Leave No One Behind

People with diverse gender identities and sex characteristics represent some of the most marginalised populations that development and aid actors work for. Attention to the rights, needs and strengths of people with diverse genders and sex characteristics is therefore essential for countries to achieve the Sustainable Development Goal’s, a key feature of which is the underlying commitment to ‘leave no one behind’. There is no longer any excuse for development practitioners — especially Gender Equality, Disability and Social Inclusion (GEDSI) practitioners to continue to perpetuate exclusionary sex and gender binaries that have been slowly understood and acknowledge over the decades of strong feminist and queer praxis. There is no excuse for gender and inclusion ‘experts’ to continue to exclude people yet signify their feminist or gender equality positions. Not when we have feminist, queer, intersex and other activists who have worked tirelessly to unpack the construction of gender, the fallacy of gender binaries and the diversity of sex characteristics.

Leave no one behind isn’t a fuzzy catch phrase to make us feel good about our work. It is a call for action to ensure that gender equality includes all the diversity within gender identities and sex characteristics.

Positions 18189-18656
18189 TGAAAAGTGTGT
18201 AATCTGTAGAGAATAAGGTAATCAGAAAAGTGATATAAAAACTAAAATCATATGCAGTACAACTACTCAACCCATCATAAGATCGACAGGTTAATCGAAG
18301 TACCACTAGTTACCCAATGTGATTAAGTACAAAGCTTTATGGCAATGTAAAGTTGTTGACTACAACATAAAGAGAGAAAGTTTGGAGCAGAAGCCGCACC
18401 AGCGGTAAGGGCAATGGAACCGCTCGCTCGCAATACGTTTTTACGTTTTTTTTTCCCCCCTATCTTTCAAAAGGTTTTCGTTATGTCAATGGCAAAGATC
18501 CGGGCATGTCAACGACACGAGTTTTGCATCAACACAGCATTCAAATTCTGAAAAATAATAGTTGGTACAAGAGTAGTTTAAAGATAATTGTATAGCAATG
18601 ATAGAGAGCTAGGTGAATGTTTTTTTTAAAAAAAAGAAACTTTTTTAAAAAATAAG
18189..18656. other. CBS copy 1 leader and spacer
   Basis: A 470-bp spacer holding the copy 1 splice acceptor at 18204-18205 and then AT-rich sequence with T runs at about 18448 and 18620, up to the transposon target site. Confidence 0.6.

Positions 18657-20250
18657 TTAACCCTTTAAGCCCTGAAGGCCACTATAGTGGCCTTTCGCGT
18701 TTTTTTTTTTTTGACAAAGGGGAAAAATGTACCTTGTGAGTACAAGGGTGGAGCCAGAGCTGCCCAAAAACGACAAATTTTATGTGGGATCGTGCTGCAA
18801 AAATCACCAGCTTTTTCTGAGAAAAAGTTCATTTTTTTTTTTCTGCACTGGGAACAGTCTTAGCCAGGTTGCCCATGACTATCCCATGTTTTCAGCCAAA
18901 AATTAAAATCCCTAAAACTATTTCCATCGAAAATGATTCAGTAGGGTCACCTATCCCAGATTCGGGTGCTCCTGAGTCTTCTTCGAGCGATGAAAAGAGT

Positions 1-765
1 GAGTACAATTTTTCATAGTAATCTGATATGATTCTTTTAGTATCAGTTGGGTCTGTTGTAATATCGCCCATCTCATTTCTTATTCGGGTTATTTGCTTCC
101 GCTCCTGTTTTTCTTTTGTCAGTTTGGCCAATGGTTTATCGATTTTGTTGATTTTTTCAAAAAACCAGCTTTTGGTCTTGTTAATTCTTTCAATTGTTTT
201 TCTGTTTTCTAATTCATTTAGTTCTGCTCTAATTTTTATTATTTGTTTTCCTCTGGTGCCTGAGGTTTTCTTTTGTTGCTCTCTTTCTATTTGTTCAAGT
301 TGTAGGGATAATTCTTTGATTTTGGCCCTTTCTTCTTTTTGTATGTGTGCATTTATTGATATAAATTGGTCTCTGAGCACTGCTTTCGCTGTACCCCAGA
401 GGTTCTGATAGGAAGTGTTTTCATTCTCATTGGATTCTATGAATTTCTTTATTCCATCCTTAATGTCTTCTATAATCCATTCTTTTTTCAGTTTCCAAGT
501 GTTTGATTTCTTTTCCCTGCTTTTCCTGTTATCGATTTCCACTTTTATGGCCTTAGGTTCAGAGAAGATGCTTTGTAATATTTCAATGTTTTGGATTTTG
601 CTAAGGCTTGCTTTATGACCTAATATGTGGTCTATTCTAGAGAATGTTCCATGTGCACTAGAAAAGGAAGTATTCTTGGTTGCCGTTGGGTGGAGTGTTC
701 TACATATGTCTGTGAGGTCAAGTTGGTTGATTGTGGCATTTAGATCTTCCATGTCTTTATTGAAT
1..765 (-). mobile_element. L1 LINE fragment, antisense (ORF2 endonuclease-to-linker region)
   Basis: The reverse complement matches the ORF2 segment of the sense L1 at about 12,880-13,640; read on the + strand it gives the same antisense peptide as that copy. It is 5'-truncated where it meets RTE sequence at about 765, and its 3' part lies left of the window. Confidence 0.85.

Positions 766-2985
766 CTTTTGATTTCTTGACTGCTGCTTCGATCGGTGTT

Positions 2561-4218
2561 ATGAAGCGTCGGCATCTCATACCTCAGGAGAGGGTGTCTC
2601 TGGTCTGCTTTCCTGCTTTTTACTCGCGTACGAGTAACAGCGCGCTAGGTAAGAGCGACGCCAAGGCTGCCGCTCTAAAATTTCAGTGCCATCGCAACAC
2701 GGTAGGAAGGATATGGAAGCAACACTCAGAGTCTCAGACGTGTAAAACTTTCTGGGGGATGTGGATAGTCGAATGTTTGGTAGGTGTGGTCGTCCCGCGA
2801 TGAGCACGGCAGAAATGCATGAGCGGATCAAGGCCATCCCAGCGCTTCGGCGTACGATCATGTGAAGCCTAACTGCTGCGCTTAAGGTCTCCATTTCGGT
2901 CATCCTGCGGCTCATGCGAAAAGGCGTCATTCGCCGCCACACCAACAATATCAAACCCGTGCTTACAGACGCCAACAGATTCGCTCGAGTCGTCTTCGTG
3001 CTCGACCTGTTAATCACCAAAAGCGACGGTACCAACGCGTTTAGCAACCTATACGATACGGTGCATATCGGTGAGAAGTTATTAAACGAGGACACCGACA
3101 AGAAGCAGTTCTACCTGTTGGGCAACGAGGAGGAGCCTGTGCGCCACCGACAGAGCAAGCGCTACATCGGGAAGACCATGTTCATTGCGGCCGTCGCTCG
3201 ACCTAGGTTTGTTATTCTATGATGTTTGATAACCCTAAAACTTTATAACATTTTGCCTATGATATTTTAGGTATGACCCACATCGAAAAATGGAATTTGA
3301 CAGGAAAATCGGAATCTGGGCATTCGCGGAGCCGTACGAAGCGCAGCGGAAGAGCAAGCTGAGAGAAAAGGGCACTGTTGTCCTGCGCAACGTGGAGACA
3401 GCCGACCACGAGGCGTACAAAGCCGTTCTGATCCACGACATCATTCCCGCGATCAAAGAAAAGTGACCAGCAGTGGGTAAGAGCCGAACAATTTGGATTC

[1] Stoller, R, J., (1968); Sex and Gender: the Transsexual Experiment, Hogarth Press, (1968)

[2] The inclusion of Stoller’s work is to show the connection to the differing terminology of sex and gender, not to endorse their interpretation of the ‘causes’ of diverse gender identities, which is highly problematic.

[3] Stoller, R. J., (1968) Sex and Gender: On The Development of Masculinity and Femininity, New York: Science House

[4] Rubin, G., (1975) Gayle Rubin, “The Traffic in Women: Notes on the ‘Political Economy’ of Sex,” in Toward an Anthropology of Women, ed. Rayna Rapp Reiter

[5] ibid

[6] ibid

[7] ibid

[8] Boserup, E., Fei Tan, S., Toulmin, C., (2007) Women’s Role in Economic Development Routledge

[9] Beneria, L., Sen, G., (1981) Accumulation, Reproduction and Women’s Role in Economic Development: Boserup Revisited. Vol 7 No 2, Development and the Sexual Division of Labor. The University of Chicago Press